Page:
Norma Carson

One of the many great unsung musicians in jazz history is trumpet player, Norma Carson. Her playing was superb — interesting ideas, beautiful tone, excellent technique, and plenty of swing. I discovered her playing through the session Leonard Feather produced with Terry Pollard and her Septet called “Cats vs. Chicks.” The idea was to give listeners a side-by-side comparison of an all male and all female band, with the idea of proving that the women played just as well as the men. [1] It was well-meaning, but in my opinion, a little unfortunately framed… but I digress. That’s a discussion for another day. It is, however, wonderful to listen to her trade with Clark Terry on the track, “Anything You Can Do.” They both sound amazing and the energy they create together is really special.

She was born in 1922 in Portland, Oregon, and according to Linda Dahl in her book, “Stormy Weather: The Music and Lives of a Century of Jazzwomen,” Norma Carson was a “hard-blowing player of the modern school originated by such musicians as Dizzy Gillespie and Fats Navarro.” She began playing trumpet at age 12. Her father was also a trumpeter and so was her sister. She later joined Ada Leonard’s all-woman big band and then spent some time playing with the International Sweethearts of Rhythm. [2] She says of her time with the Sweethearts, “That was the band where I started to venture out a little bit … I got my phrasing together, and I had a lot of great friends on the band. It was just a ball. There was a certain closeness there that taught me a lot — about swinging, about life, about a lot of things that are very important to me now. It was a great time in my life.” [3]

There were some difficulties, though. Dahl writes, “In 1951, Norma Carson spoke pointedly about the disadvantages of being a woman player: “I’ve never found it an advantage to be a girl. If a trumpet player is wanted for a job and somebody suggests me, they’ll say ‘What, a chick?’ and put me down without even hearing me,” Carson says. “I don’t want to be a girl musician. I just want to be a musician.”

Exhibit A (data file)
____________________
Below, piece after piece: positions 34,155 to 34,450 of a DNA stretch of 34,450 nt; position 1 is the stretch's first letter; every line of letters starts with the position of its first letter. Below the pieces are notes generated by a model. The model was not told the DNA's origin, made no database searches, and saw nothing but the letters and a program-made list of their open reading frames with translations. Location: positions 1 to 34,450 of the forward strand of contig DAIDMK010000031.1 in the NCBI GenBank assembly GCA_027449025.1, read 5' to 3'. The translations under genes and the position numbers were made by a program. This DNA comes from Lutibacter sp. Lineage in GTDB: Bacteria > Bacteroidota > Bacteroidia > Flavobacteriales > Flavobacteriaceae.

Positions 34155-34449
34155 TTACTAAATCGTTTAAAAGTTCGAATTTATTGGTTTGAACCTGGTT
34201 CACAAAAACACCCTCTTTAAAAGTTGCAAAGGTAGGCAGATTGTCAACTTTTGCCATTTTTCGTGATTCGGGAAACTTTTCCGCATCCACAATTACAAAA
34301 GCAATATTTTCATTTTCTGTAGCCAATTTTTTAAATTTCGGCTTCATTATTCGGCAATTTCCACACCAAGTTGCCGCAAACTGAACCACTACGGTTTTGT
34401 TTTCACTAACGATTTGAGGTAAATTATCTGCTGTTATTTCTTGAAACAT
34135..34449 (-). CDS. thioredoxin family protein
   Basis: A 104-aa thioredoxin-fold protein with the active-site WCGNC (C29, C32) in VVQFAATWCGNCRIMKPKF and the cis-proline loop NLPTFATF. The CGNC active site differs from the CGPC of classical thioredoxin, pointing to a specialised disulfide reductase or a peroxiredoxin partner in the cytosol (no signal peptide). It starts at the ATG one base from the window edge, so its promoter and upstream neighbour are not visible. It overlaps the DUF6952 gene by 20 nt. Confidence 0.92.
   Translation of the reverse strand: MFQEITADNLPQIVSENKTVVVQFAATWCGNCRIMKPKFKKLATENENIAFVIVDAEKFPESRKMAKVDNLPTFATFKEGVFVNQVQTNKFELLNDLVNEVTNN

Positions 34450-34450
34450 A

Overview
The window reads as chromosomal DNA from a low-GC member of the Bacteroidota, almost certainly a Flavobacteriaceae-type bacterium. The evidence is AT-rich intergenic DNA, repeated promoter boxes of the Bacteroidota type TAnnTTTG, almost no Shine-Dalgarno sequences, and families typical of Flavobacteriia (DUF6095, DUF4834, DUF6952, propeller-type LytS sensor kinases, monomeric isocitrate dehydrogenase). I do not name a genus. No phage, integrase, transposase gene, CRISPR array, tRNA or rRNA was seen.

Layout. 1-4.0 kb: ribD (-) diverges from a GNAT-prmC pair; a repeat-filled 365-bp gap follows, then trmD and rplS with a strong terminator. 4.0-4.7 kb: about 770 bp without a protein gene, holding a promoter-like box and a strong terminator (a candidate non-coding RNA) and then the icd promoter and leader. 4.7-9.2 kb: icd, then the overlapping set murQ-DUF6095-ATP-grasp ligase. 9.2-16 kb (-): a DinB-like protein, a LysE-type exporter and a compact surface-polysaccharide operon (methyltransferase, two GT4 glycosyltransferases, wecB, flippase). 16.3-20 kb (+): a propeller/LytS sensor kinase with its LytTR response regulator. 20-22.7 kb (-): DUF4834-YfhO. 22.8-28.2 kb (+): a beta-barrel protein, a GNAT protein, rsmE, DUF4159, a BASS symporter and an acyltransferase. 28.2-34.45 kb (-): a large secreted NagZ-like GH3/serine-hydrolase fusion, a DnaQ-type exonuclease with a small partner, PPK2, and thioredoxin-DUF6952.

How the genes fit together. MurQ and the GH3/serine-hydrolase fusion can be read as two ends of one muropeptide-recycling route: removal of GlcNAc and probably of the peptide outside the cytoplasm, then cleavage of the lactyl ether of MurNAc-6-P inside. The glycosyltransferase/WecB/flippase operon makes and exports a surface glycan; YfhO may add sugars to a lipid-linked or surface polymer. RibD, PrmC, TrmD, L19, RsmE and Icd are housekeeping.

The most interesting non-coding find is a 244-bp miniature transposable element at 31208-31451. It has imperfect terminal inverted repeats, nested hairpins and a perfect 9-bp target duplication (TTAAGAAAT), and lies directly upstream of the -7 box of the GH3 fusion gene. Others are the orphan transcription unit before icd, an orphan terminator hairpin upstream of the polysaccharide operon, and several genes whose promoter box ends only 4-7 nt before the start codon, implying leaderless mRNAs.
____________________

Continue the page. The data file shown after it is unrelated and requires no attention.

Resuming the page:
She was actually included in Leonard Feather’s Encyclopedia of Jazz. Here’s the entry:

CARSON, NORMA trumpet; b. Portland, Ore., 1922. Worked with Ada Leonard, Sweethearts of Rhythm, Vi Burnside; from 1952 free-lanced in Phila; married to tenor player Bob Newman. Inspired by Gillespie and Davis, she revealed considerable talent in the Cats vs. Chicks LP on MGM but has remained in relative obscurity. Addr: 902 Brant Ave. Clark, N.J.[4]

I wish there were more recordings of Norma’s marvelous playing. I read something that said she might have another album floating around somewhere. Until that surfaces, please enjoy the 4 tracks in this playlist!

“Ada Leonard’s ‘young’ band of 1944-45. Left to right: Eunice ‘Johnny’ Johnson (bass), Florence ‘Fagle’ Liebman (drums), Norma Carson (trumpet), Betty ‘Roz’ Rosner (tenor), Dolores Gomez (trumpet), Betty Kidwell (alto), Top: Pat Stullken (lead alto). Courtesy Betty Kidwell Meriedeth” From Swing Shift [5]

(Re)sources

[1] Feather, Leonard, producer. Cats Vs. Chicks: A Jazz Battle of the Sexes. 1954, MGM Records. LP.

[2] Linda Dahl, Stormy Weather: The Music and Lives of a Century of Jazzwomen. (New York: Pantheon Books, 1984).

[3] Sally Placksin, American Women in Jazz 1900 to the Present. (New York: Seaview Books, 1982).

[4] Feather, Leonard, 1914-1994, The Encyclopedia of Jazz.. New York: Horizon Press, 1955.

[5] Sherrie Tucker, Swing Shift: “All-Girl” Bands of the 1940s. (Durham: Duke University Press, 2000).

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